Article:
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Complete infinitival clause
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The adjective is followed by a complete infinitival clause, that is, without any object gap. An example is given below:

Example 1

Hy wie sa dom om tsjin har yn te gean
he was so foolish for against her in to go
He was so foolish to speak up against her
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The high degree limit of an adjective is that high degree at which or above which the proposition described in the non-finite clause becomes true. In the example below, the argument of which the adjective is predicated is identical to the subject of the embedded clause:

Example 2

Hoe koest' sa dom wêze en gean tsjin dy frou yn
how could.2SG so foolish be and go against that woman in
How could you be so foolish to speak up against that woman

In the example above, the non-finite clause has the form of an Imperativus-pro-Infinitivo (IPI), featuring a clause-initial verb that has the morphological shape of an imperative. The same example can also be construed with an om-tefor to infinitive with the verb at the end of the clause:

Example 3

Hoe koest' sa dom wêze om tsjin dy frou yn te gean
how could.2SG so foolish be for against that woman in to go
How could you be so foolish to speak up against that woman

The infinitival clause may form a constituent with the Noun Phrase (NP) containing saso and the attributive adjective:

Example 4

a. [Sa dom en gean tsjin har yn] wie ik net
so foolish and go against her in was I not
I was not that foolish to speak up against her
b. [sa dom om tsjin har yn te gean] wie ik net
so foolish for against her in to go was I not
I was not that foolish to speak up against her

The complementiser enand can never be dropped. The complementiser omfor can be dropped depending on the construction type. In the following construction it can be dropped:

Example 5

Hy wie sa dom (om) tsjin har yn te gean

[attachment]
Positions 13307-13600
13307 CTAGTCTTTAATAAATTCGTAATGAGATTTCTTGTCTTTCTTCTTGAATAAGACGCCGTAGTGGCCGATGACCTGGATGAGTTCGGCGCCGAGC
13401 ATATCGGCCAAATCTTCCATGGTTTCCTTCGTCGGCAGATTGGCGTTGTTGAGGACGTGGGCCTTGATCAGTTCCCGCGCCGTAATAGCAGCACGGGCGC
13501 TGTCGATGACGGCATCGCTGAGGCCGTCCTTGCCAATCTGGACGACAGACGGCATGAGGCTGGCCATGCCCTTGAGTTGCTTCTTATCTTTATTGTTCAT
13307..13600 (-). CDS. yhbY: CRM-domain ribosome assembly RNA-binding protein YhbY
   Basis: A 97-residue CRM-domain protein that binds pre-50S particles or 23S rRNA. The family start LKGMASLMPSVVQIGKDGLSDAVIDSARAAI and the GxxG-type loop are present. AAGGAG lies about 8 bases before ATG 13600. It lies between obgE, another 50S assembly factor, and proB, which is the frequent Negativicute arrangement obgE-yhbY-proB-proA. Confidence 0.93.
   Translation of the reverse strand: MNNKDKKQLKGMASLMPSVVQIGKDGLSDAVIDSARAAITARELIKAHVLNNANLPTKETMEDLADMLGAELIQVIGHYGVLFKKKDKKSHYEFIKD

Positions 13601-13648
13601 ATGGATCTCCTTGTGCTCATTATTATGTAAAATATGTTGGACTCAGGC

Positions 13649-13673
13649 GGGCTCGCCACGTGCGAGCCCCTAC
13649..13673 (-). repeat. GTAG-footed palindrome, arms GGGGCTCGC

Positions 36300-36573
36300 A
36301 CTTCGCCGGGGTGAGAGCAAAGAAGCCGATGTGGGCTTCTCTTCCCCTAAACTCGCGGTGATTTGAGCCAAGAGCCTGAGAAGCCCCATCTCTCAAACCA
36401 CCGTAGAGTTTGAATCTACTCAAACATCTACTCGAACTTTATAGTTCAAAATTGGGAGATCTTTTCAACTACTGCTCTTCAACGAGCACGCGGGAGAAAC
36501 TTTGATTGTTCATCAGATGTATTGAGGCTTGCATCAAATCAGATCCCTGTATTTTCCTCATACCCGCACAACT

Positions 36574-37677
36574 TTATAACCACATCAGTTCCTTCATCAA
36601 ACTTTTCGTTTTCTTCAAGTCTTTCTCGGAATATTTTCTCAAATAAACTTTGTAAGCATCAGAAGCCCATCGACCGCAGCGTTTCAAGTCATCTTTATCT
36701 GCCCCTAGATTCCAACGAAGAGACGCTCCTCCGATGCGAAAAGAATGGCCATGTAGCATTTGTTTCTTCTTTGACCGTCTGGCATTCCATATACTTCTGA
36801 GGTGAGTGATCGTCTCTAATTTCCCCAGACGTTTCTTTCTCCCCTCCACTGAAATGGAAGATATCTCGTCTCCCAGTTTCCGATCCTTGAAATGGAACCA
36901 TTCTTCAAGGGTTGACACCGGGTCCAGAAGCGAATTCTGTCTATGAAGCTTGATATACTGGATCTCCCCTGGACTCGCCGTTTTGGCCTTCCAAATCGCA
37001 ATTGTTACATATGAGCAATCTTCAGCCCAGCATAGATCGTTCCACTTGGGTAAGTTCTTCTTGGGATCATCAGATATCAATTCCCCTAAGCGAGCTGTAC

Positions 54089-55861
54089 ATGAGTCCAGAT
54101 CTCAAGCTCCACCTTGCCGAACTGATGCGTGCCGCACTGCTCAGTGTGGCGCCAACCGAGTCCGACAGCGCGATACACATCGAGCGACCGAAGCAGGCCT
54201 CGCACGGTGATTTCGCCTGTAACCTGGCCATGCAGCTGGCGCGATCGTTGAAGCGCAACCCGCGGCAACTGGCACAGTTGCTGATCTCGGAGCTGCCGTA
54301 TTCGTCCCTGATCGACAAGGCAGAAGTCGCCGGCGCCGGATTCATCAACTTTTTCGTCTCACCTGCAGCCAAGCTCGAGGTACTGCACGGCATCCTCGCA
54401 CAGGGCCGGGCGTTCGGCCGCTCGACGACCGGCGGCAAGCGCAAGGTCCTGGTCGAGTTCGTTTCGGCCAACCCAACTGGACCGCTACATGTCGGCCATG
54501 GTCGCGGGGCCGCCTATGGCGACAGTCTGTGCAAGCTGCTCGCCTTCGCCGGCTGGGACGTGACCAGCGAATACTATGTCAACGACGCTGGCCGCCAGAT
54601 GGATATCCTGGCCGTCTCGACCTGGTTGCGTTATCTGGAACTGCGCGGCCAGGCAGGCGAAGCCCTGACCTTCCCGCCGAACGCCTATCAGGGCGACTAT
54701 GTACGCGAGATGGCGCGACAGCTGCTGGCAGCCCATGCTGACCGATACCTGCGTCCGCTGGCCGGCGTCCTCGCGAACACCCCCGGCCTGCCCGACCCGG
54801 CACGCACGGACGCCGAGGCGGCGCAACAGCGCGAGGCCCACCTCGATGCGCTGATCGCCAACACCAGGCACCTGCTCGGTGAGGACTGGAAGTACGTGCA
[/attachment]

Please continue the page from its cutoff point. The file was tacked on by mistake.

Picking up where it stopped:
he was so foolish for against her in to go
He was so foolish to speak up against her

The infinitival clause cannot be replaced by an Adposition Phrase (PP):

Example 6

*Hy wie dêr sa dom foar/fan/..
he was R so foolish for/of/..
He was so foolish for/of/..

The construction is subject to an alternation: ir comes in two varieties, depending on whether the adjective is predicated of a person, as in (a) below, or a proposition, as in (b) below. The person argument of the adjective may show up in a PP introduced by the preposition fanof, in case the adjective is predicated of a proposition, as in (b) below. In that case, the propositional argument is usually expressed by the anticipatory pronoun itit, which is coreferential with the following clause:

Example 7

a. Hy wie sa dom (om) har út te laitsjen
he was so foolish as her out to laugh
He was so foolish to make fun of her
b. It wie sa dom fan him (om) har út te laitsjen
it was so foolish of him for her out to laugh
It was so foolish of him to make fun her

The complementiser omfor is optional in these examples. These two sentences do not mean the same thing. In the first sentence, the infinitival clause is true at or above the high degree limit of the adjective predicated of the person. In the second sentence, the truth of the infinitival clause does not seem to depend on the degree of foolishness of the person involved.

References:
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